Beckett: 6-4 2.55ERA 75H/88.1IP 93K/30BB
Vazquez: 7-6 2.39ERA 84H/105.1IP 102K/22BB
Santana: 8-1 3.13ERA 69H/86.1IP 88K/24BB
Prior: 10-1 1.52ERA 67H/82.2IP 95K/16BB

OK, threw in Prior to make mockery of the other selections. Truly, these are the four arms that I would want more than any in baseball. Yes, that includes those kids in Oakland as well. The only reason I didn't choose Vazquez was that he can make arguments he is a superstar. If Boston or New York trades for him this winter, it will be the best acquisition of the offseason. And yes, that includes Guerrero, Sheffield, and Schilling.

Beckett was a former top prospect, and a reason TINSTAPP isn't true. While it may take top pitching prospects a little longer than hitters, they are worth waiting for. If Florida ends Atlanta's run in dominance in 2004 (I think it'll happen), it will be in no small part thanks to Beckett.

WaTNeY for the Next Great Reliever Award- Ryan Wagner- Cincy
The quickest draft pick to reach the Majors, Wagner may give reasoning to draft relievers in the first round. Wagner set the NCAA record for K/9, and showed why in the Majors. His vicious slider struck out 25 in 21.2 innings, and he allowed only 13 hits. He only allowed 2HR and 4ER in his entire stint in the Majors. If the Reds are smart enough to make him their closer, he'll become the 2nd best in the NL Central.

WaTNeY Rocky Biddle Award (most random closer to notch 30 saves)- Juan Rincon- Minnesota
I've said the Twins will lose both Eddie Guardado and LaTroy Hawkins, and I think J.C. Romero will stay in set-up duty. That means the Twins closing job will be either Rincon's or Jesse Crain's, although I doubt the team would pick a rookie. Plus, Rincon hasn't allowed a run in almost three weeks now. While I'm sure there will be a better pick next April, I'm going with Rincon.

WaTNeY 2004 Breakout Teams- Baltimore Orioles and San Diego Padres
The Orioles won my biggest organizational jump earlier, as there farm system tripled in size. But the more and more you look at this team, the more and more I like them. Many players on the team (Buddy Groom and Omar Daal) had off years, and others (Kurt Ainsworth and Eric DuBose) should have big 2004s. The team will land another big bat offensively, and become a force. Plus, the team should be ignited with their new manager, Eddie Murray, taking over.

San Diego I like even more. This team has this lineup:

Sean Burroughs- 3B- LH
Mark Loretta- 2B- RH
Brian Giles- LF- LH
Phil Nevin- RF- RH
Ryan Klesko- 1B- LH
Javy Lopez?- C- RH
Mark Kotsay- CF- LH
Khalil Greene- SS- RH

Wow, how nice would that be? Then, they would also have Adam Eaton and Jake Peavy, both mentioned in my breakout pitchers list. It looks like they might sign David Wells, and already have Brian Lawrence. This team looks sure-fire to win the NL West next season. Kudos Kevin Towers.

Wait 'Til Next Year Award for team with high hopes that fall apart- Los Angeles Dodgers
It's all falling down in LA. Next year will be ugly, as the team will be bridging the gap between the new (Edwin Jackson), and the old (Kevin Brown). While I hate to say it, there is a good chance Brown gets hurt next season. The team seems to be a time bomb, and don't have the money to fix the game's worst lineup. My advice would be to go with this lineup:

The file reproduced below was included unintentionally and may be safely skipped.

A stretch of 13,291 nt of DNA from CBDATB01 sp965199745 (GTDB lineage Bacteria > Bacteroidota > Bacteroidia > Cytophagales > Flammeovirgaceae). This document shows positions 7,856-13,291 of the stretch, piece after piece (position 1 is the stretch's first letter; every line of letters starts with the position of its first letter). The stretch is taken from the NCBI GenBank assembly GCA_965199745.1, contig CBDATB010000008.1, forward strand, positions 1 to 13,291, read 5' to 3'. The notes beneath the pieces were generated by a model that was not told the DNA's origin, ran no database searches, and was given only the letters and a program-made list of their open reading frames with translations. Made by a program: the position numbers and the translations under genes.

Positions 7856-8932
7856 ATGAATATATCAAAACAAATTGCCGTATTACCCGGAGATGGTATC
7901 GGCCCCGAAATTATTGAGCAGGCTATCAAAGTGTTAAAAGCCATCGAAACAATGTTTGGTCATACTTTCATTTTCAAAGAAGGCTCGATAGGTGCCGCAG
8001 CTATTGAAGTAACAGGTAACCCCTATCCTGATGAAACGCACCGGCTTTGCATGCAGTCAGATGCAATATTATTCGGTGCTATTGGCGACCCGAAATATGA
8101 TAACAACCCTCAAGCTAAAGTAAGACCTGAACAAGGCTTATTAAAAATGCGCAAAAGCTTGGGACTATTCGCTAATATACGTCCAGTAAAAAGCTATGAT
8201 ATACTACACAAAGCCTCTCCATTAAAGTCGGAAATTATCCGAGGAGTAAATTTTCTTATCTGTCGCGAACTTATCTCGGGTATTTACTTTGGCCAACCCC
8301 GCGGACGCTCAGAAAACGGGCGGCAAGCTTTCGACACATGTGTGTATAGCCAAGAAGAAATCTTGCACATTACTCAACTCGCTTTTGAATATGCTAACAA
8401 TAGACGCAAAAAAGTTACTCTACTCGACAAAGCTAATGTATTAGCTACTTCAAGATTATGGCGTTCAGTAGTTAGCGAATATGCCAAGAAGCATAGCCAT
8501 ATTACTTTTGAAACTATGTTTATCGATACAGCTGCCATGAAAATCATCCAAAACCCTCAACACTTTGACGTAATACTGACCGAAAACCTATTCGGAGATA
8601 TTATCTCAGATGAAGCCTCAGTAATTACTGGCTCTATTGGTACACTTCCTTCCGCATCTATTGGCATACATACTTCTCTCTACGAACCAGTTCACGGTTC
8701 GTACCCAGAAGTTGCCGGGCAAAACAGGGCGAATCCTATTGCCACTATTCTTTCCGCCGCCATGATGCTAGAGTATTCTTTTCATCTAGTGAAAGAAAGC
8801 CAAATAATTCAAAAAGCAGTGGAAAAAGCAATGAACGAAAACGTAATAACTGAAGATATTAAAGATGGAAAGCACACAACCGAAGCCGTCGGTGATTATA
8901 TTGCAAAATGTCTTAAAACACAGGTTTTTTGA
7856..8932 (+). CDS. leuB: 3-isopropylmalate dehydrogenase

C- Koyie Hill
1B- Paul Lo Duca
2B- Jolbert Cabrera
SS- Kaz Matsui
3B- Adrian Beltre
LF- J.D. Drew
CF- Dave Roberts
RF- Shawn Green

Still, the team will have to wait for the James Loneys, Delwyn Youngs, and Franklyn Gutierrezzzzz. But, I'm afraid no matter how much this team spends they'll fall apart, and Dan Evans should be out of a job in one year.

That's all for today. If you have any more ideas for a potential WaTNeY, e-mail me!. And Congrats to the 2003 NL Central Champion Chicago Cubs! Here's to a World Series of Boston and ChiCubs!


BIG DAY: Playoff teams in two months 

Hey everyone, I want to start off today thanking my readers, this has been a record-setting hits week. I hope I can keep putting out quality for you to read, and give you a different way to look at baseball.

After a subpar week, I decided to write a lot today. In 9 seperate posts below, I’ve written about the upcoming offseason for all nine playoff teams or contenders (not Phillies). Here are the links to these pieces, if you want to pick just one, or scroll down and read them all. I’ll be off on a vacation this weekend, ironic that my one chance comes on baseball’s big weekend. Without further adieu, here are the links:

New York Yankees
Oakland A's
Minnesota Twins
Boston Red Sox
Atlanta Braves
San Francisco Giants
Florida Marlins
Chicago Cubs
Houston Astros


New York Yankees 

New York will likely pick and choose more in this free agency, as there are few holes to fill. Right field is one however, and the team has its choice. Gary Sheffield has been the rumored player, as Vladimir Guerrero has stated a dislike of New York City. Sheffield would be a huge addition, giving the Yankees the kind of lineup that Boston has. That’s if Joe Torre realizes that Alfonso Soriano is NOT a leadoff hitter, and that Derek Jeter IS.

The lineup, other than RF, should be identical next season. Here’s what we’re looking at, if Joe Torre learns some lineupectomy:

1. Derek Jeter- SS- RH
2. Bernie Williams- CF- SH